How to unblock ear wax

Updated February 21, 2017

Excess earwax can cause discomfort to the point of pain, severe earaches and hearing problems. It is important to know how to clear earwax to prevent damage to the eardrum. You can use an over-the-counter earwax removal kit, glycerine, baby oil or mineral oil to soften built up wax. It is best to distract a child while allowing the wax softener to work. Set up a place for the child to lie down and watch a film or listen to music or a story. An adult can to use the same process to loosen excess earwax.

Prepare an area to work on your child's ear. Set out the material that you intend to use to loosen the wax, such as the carbamide peroxide bottle, glycerine or baby oil and rubber ear syringe.

Have your child lie on his side and place his head on a pillow. Explain to the child that you are putting drops of liquid in his ear. Tell him that it will feel funny and itchy but it is important that he lies still.

Place a few drops of the was softener into the ear canal. Keep the tip of the bottle or syringe outside the canal. You may need to hold the outer ear to get a good view of the canal entrance.

Repeat the process of using the wax softener twice a day for only four or five days. If your child has a problem lying still for a few minutes, place a cotton ball into the ear to keep the liquid softener within the canal for a while.

Fill the rubber ear syringe with lukewarm water when you believe the wax has been softened. You should notice wax visible at the opening of the ear canal that is soft to the touch. Have your child lie down and have her hold a washcloth to dab her neck if the water runs out of her ear. Using gentle pressure, release the water into her ear. Ask her to lie still for a few minutes while distracting her as before.

Squeeze all the air from the syringe. Gently place the tip of the ear syringe at the opening of the ear canal, and slowly release the bulb. The syringe will suction the water and earwax from the ear. Squirt the watery debris onto a tissue or paper towel.

Prepare the liquid wax softener that you intend to use. Set a cotton ball out with the ear syringe.

Pull the side of your ear out and carefully insert the bottle top, dropper or syringe into the outer portion of the canal.

Tip your head toward your opposite shoulder, and release the softener with gentle pressure. Keep your head tilted or lie with your opposite ear on a pillow for a few minutes as you allow the softener to work. Be prepared for an itchy feeling as the softener works. The commercial carbamide peroxide has a slight bubbling effect, so it may feel uncomfortable.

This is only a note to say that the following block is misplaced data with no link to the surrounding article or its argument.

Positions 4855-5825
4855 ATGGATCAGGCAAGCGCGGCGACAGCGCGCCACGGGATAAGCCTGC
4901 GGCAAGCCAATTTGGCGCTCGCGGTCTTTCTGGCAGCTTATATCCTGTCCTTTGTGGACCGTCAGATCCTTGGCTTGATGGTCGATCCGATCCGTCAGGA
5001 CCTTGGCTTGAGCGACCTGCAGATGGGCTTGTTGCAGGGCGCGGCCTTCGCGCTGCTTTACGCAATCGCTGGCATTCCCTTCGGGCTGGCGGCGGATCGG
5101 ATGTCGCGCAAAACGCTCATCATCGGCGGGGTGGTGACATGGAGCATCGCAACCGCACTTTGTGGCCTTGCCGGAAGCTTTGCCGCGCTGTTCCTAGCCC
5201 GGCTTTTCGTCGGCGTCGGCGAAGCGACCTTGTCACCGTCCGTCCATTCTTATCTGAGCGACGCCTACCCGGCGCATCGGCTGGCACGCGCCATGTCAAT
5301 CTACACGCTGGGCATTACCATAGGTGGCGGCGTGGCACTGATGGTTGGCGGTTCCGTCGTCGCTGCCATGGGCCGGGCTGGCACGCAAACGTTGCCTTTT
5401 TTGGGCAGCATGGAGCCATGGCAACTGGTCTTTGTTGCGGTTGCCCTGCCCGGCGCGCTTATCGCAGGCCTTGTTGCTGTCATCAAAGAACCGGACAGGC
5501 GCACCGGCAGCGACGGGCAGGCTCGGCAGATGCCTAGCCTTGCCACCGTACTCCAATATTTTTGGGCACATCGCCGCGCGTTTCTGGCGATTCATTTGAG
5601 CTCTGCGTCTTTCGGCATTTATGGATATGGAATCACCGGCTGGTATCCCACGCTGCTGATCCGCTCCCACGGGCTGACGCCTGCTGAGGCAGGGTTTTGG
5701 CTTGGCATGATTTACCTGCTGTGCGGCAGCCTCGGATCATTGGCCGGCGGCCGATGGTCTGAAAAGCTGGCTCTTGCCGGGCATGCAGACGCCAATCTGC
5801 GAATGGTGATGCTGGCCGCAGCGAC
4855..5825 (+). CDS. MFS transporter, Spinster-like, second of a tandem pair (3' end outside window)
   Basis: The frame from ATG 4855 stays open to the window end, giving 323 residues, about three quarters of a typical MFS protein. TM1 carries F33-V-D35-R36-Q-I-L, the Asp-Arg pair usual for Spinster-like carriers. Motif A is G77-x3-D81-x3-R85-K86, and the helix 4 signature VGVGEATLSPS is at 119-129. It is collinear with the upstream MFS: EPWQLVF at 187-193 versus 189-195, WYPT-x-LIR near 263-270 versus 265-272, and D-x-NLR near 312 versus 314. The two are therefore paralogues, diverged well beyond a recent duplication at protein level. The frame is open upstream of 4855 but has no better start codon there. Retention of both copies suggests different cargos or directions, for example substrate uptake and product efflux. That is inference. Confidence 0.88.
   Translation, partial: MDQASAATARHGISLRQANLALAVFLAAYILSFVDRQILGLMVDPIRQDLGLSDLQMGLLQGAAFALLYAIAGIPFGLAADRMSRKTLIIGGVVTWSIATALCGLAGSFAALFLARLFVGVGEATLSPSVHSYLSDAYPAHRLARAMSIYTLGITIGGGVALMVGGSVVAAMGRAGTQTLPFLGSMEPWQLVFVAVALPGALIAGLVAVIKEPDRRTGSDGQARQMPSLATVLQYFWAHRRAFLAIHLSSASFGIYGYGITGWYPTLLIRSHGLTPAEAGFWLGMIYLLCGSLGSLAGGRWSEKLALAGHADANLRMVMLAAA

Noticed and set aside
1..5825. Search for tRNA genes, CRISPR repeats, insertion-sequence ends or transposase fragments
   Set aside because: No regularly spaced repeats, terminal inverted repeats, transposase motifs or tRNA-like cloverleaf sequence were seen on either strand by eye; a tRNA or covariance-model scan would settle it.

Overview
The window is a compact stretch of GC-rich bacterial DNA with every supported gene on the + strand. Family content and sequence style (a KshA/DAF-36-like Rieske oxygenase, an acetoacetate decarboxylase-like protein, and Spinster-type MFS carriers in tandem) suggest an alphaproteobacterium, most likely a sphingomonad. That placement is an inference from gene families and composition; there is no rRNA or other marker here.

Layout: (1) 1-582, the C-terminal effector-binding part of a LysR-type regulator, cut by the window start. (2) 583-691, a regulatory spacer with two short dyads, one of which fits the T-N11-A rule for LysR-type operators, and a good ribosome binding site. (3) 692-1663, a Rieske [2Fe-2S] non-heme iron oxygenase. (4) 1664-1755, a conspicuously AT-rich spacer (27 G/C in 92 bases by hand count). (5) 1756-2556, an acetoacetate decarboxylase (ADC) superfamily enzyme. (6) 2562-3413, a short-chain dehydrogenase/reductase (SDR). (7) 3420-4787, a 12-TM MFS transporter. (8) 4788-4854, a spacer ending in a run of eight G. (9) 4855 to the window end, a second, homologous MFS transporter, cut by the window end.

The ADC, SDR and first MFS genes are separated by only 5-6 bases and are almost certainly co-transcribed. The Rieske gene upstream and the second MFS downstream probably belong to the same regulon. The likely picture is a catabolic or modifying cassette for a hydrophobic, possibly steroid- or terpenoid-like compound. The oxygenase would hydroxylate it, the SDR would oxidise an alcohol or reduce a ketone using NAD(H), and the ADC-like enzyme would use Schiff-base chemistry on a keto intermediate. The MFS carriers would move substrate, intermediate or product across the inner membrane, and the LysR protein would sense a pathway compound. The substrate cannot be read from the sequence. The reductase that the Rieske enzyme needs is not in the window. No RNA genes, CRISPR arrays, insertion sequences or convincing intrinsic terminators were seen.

Place the cotton ball in your ear for a few minutes if you are unable to take the time to lie down. Repeat twice a day for no more than three or four days.

Flush out your ear after the fifth day with warm water. Fill the rubber ear syringe with warm water and gently release it into the ear canal. Hold a washcloth near your ear to catch any excess water. Release all the air from the syringe. Place the tip into the ear canal opening and slowly, gently suction out the water and wax debris. After the bulk of the material is removed from your ear, you can lie with that ear pressed to the washcloth for a few minutes, as water may still trickle out.


Remind your child to keep all implements, including cotton swabs, out of the ear at all times. View an illustration of the parts of the ear to better understand the location of the eardrum. Use this as a science lesson with your child as she learns the parts of the ear that you are taking care of.


Do not try to clean the ears with hairpins or cotton swabs, as the wax can be pushed further into the ear canal.

Things You'll Need

  • Earwax removal kit with carbamide peroxide
  • Baby oil, glycerine or mineral oil
  • Soft rubber bulb ear syringe
  • Cotton balls
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About the Author

Suzie Faloon is a freelance writer who has written online content for various websites. As a professional crafter and floral designer, Faloon owned a florist business for nearly 25 years. She completed the Institute of Children's Literature course in 1988.